Almost everyone has encountered the omnipresent classic “Iliad” in some shape or form in their lives, a riveting tale of the gods, love, war and treachery. However, the resplendent consequence that stems from the notoriety of this cultural phenomenon is the myriad of unconventional takes produced by artists everywhere. This is a particularly demanding task, with all eyes watching and the level of scrutiny doubled due to such an attempt to change an already beloved piece of art.
Against all odds, playwrights Lisa Peterson and Dennis O’Hara managed to deliver the goods. Peterson and O’Hara wrote a barebones drama, with only two cast members, that is not only entertaining but moving. They were very much rewarded for it, winning the Obie Award, the Lucille Lortel Award, five Cregg Noel Awards (San Diego), the Joseph Jefferson Award (Chicago), the Gregory Award (Seattle) and the Elliot Norton Award (Boston) and receiving Drama Desk nominations for Music and Solo performances.
Peterson and O’Hara’s success and acclaim further stemmed from different directorial takes on their play, shown through the lovely performances by Tarah Flanagan and Eva Scholz-Carlson in the Robert Cohen Theatre at the Claire Trevor School of the Arts here at UC Irvine.
Organized in conjunction with UCI Illuminations, this production played at the Robert Cohen Theatre on the weekend of Nov. 11 and 12, each show starting at 7 p.m. Performed in an intimate space with an ideally small audience, Tarah Flanagan and Eva Scholz-Carlson’s performances are truly exhilarating, an interactive and honorable experience to be a part of. Tarah Flanagan, a veteran of the performing arts, having appeared in works all around the country (particularly New York), co-directs this play with Dr. Andrew Carlson and also plays the sole character of The Poet. She is accompanied by high school student Eva Scholz-Carlson as the Muse, playing the cello in the background. Scholz-Carlson is no normal high-schooler, having participated in her school plays, in Shakespeare for Young Actors and also composed the music for this production.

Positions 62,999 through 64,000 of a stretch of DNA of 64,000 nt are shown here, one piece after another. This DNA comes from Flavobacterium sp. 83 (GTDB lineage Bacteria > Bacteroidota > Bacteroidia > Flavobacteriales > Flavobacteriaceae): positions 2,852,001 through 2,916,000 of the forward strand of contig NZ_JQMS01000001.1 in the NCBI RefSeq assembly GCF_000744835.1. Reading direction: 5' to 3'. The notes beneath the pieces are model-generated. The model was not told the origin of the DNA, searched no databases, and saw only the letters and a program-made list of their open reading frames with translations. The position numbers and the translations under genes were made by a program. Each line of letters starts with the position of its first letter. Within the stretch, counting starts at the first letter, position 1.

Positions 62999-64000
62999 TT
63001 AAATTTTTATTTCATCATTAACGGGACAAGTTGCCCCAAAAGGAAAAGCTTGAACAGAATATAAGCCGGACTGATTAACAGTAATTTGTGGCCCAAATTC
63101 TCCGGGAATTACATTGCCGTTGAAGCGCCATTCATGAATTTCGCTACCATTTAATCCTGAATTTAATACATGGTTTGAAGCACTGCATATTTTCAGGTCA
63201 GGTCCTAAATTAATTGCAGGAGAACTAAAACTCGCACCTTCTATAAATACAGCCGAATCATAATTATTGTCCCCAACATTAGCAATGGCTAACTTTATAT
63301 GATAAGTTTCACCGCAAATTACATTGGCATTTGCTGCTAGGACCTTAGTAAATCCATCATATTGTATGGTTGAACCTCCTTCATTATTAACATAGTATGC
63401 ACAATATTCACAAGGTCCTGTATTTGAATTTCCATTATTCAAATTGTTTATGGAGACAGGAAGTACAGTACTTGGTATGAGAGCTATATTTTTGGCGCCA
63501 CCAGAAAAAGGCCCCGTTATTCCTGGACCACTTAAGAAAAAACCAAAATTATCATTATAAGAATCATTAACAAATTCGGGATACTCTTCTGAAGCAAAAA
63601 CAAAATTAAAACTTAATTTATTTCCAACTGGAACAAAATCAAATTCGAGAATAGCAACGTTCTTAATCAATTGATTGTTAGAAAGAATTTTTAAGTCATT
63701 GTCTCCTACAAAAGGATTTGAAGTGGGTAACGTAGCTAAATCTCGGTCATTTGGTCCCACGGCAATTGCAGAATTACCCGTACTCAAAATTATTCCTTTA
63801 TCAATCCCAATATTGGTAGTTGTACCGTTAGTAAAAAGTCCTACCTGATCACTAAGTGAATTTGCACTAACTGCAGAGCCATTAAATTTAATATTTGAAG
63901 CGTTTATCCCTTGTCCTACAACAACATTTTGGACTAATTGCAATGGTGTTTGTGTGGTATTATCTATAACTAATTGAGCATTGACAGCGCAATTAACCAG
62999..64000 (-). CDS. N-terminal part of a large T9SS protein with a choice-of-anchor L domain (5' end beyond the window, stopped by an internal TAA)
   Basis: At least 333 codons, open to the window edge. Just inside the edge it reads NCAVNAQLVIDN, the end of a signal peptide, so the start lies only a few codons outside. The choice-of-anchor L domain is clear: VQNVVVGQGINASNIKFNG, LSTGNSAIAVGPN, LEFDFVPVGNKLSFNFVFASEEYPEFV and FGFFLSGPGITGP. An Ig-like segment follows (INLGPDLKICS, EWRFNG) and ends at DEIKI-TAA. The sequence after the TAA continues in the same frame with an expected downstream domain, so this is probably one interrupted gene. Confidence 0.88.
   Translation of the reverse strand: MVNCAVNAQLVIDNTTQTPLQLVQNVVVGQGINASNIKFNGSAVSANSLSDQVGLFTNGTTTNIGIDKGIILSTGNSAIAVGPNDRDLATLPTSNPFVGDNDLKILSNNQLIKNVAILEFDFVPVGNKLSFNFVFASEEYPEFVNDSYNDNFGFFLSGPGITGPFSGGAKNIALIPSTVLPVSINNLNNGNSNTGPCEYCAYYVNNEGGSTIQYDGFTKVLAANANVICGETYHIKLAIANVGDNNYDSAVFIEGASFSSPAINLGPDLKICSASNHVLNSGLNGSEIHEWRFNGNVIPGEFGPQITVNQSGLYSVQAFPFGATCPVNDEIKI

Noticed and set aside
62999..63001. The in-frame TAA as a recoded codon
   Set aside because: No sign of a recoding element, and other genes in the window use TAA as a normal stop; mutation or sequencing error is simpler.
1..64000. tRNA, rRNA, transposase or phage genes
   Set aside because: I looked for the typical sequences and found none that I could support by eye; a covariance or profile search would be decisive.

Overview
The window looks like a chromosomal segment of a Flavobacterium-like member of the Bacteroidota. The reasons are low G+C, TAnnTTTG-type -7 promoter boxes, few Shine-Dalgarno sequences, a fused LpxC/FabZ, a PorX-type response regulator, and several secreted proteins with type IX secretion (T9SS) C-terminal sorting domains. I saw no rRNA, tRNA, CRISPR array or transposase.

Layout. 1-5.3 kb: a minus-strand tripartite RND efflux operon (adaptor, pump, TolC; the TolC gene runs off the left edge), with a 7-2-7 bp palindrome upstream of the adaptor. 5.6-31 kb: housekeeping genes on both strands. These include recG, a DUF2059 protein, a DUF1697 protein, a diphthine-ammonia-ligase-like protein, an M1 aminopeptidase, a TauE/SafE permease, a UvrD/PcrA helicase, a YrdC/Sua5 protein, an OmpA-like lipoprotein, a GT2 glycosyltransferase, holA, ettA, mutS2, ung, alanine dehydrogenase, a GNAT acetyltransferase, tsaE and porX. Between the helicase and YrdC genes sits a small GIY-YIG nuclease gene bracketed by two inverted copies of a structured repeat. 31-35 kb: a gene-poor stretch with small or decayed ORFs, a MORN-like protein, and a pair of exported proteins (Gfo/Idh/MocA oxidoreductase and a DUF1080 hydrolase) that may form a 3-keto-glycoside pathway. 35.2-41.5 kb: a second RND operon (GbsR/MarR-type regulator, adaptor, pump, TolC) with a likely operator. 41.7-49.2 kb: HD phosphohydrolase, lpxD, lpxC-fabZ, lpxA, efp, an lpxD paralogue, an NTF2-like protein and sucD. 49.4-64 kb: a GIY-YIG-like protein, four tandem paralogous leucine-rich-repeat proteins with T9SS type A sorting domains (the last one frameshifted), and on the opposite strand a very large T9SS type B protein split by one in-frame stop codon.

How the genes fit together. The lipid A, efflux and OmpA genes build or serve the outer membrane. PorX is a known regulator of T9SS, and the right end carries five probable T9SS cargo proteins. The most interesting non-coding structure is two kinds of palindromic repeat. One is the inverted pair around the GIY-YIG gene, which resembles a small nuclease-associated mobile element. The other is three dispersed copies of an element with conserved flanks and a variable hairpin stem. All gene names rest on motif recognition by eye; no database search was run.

With a cast only consisting of two members and almost little to no tech, the audience starts playing a huge role in the performance, unofficially becoming a part of the cast by the end of the 100 minute runtime. Flanagan manages to perform non-stop without breaking character for even a second, which is a loaded statement to make because she plays a total of roughly 50 or more characters on stage (which she mentioned to be a great opportunity that doesn’t come around every day, especially for female artists).
As The Poet narrates the story of the Iliad, Flanagan transitions smoothly from the vulnerable position of the narrator (The Poet) into the more meaty characters like Achilles and Agamemnon. While doing the above, she managed to constantly interact with the audience and feed off their energy.
Another key element that adds to all the stirring emotions in the room is the score. Composer Scholz-Carlson talked about her process of creating the music and combining it with the themes of the show. She experimented with all the unique and varying sounds she could produce using her cello. She also prepared some melodies to work in for the heavy storytelling moments with Flanagan.
This level of intricate collaboration is really what makes this production the captivating work of art that it is. From Robert Fagle’s published translation of Homer’s epic to the translation being adapted into this production by Peterson and O’Hara, at the end of it all, it is just the two, Flanagan and Scholz-Carlson on-stage, performing, acting and playing their hearts out.